Pawel Hitczenko, PhD (Warsaw University). Professor. Probability theory and its applications to analysis, combinatorics, wavelets, and the analysis of algorithms.
Xiaohua Tony Hu, PhD (University of Regina, Canada). Professor. Data mining, text mining, Web searching and mining, information retrieval, bioinformatics and healthcare informatics.
Jeremy R. Johnson, PhD (Ohio State University). Professor. Computer algebra; parallel computations; algebraic algorithms; scientific computing.
Frank J. Lee, PhD (Carnegie Mellon University). Associate Professor. Human-computer interaction; cognitive engineering and science; intelligent software agents for games and education.
Spiros Mancoridis, PhD (University of Toronto) Interim Department Head, Computer Science. Professor. Software engineering; software security; code analysis; evolutionary computation.
Adelaida Alban Medlock, MS (Drexel University). Associate Teaching Professor. Introductory programming; computer science education.
Ko Nishino, PhD (University of Tokyo). Associate Professor. Computer vision, computer graphics, analysis and synthesis of visual appearance.
Krzysztof Nowak, PhD (Washington University). Associate Teaching Professor. Fourier analysis, partial differential equations, image processing, wavelets, asymptotic distribution of eigenvalues, numerical methods and algorithms, computer science education.
Jeffrey L. Popyack, PhD (University of Virginia). Associate Professor. Operations research; stochastic optimization; computational methods of Markov decision processes; artificial intelligence; computer science education.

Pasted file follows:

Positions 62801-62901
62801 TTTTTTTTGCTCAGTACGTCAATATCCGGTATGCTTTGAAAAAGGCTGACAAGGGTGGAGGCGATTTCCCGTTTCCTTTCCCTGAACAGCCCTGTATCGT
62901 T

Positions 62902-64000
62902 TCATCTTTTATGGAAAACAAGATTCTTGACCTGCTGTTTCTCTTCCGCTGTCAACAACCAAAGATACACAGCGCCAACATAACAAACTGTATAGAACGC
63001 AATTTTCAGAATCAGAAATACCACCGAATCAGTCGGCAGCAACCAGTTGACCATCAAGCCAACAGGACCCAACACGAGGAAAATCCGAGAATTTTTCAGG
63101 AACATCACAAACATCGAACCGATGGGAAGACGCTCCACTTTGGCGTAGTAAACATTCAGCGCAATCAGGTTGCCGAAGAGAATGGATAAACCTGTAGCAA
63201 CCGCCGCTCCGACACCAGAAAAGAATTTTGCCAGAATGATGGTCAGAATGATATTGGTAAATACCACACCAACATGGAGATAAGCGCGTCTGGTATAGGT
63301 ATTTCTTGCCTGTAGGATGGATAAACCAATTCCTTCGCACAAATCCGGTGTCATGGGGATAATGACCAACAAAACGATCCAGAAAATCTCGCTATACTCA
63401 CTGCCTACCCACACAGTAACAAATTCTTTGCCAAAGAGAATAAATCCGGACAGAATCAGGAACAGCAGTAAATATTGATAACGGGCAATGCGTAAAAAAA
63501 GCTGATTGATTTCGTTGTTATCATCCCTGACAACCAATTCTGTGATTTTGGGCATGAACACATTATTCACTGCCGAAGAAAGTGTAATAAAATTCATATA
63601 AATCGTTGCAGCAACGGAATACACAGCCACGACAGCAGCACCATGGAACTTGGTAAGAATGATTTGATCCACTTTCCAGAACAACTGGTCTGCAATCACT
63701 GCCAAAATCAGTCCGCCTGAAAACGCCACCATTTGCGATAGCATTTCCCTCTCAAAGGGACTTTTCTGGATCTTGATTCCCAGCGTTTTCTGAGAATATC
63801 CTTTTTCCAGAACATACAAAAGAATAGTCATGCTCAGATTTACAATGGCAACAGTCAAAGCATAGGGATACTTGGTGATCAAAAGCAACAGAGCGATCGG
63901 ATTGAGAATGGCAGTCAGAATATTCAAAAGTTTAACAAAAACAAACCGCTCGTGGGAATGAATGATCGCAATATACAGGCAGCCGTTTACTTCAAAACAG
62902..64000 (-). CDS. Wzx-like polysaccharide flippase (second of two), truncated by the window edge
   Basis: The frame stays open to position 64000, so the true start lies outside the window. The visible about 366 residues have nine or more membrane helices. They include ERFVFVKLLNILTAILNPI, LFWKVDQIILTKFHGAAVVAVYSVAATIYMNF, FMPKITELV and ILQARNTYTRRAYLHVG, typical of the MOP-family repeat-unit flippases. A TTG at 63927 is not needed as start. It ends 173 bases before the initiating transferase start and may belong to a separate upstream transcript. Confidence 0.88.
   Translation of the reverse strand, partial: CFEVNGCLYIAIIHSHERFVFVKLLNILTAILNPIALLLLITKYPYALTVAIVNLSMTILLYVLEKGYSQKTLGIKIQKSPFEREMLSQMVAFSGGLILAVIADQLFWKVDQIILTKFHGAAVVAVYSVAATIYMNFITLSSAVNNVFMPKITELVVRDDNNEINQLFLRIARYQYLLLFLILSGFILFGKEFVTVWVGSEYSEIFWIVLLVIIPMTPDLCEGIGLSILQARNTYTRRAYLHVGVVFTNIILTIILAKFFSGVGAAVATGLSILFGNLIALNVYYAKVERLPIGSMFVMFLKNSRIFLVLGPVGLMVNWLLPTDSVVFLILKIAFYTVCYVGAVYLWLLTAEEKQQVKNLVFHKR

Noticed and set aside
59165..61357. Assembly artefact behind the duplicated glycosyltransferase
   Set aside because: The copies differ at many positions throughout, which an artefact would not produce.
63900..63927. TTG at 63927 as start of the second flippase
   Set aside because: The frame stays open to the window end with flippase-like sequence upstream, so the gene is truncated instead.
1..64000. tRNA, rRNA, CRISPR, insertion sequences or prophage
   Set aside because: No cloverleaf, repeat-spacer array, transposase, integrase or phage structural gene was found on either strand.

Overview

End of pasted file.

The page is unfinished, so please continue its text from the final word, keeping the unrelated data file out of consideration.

Karkal S. Prahbu, PhD (Harvard University). Auxiliary Professor. Computer and software engineering; advanced microprocessors and distributed operating systems.
William C. Regli, PhD (University of Maryland-College Park). Professor. Artificial intelligence; computer graphics; engineering design and Internet computing.
Dario Salvucci, PhD (Carnegie Mellon University) Associate Department Head for Undergraduate Affairs. Professor. Human computer interaction; cognitive science; machine learning; applications for driving.
Harish Sethu, PhD (Lehigh University). Associate Professor. Protocols, architectures and algorithms in computer networks; computer security; mobile ad hoc networks; large-scale complex adaptive networks and systems.
Ali Shokoufandeh, PhD (Rutgers University) Associate Department Head for Graduate Affairs and Research. Professor. Theory of algorithms; graph theory; combinational optimization; computer vision.
Gerry Stahl, PhD (University of Colorado, Northwestern University). Associate Professor. Human-computer interaction, computer-supported cooperative work, computer-supported collaborative learning, theory of collaboration.
Lazar Trachtenberg, DSc (Israel Institute of Technology). Professor. Fault tolerance; multi-level logic synthesis; signal processing; suboptimal filtering.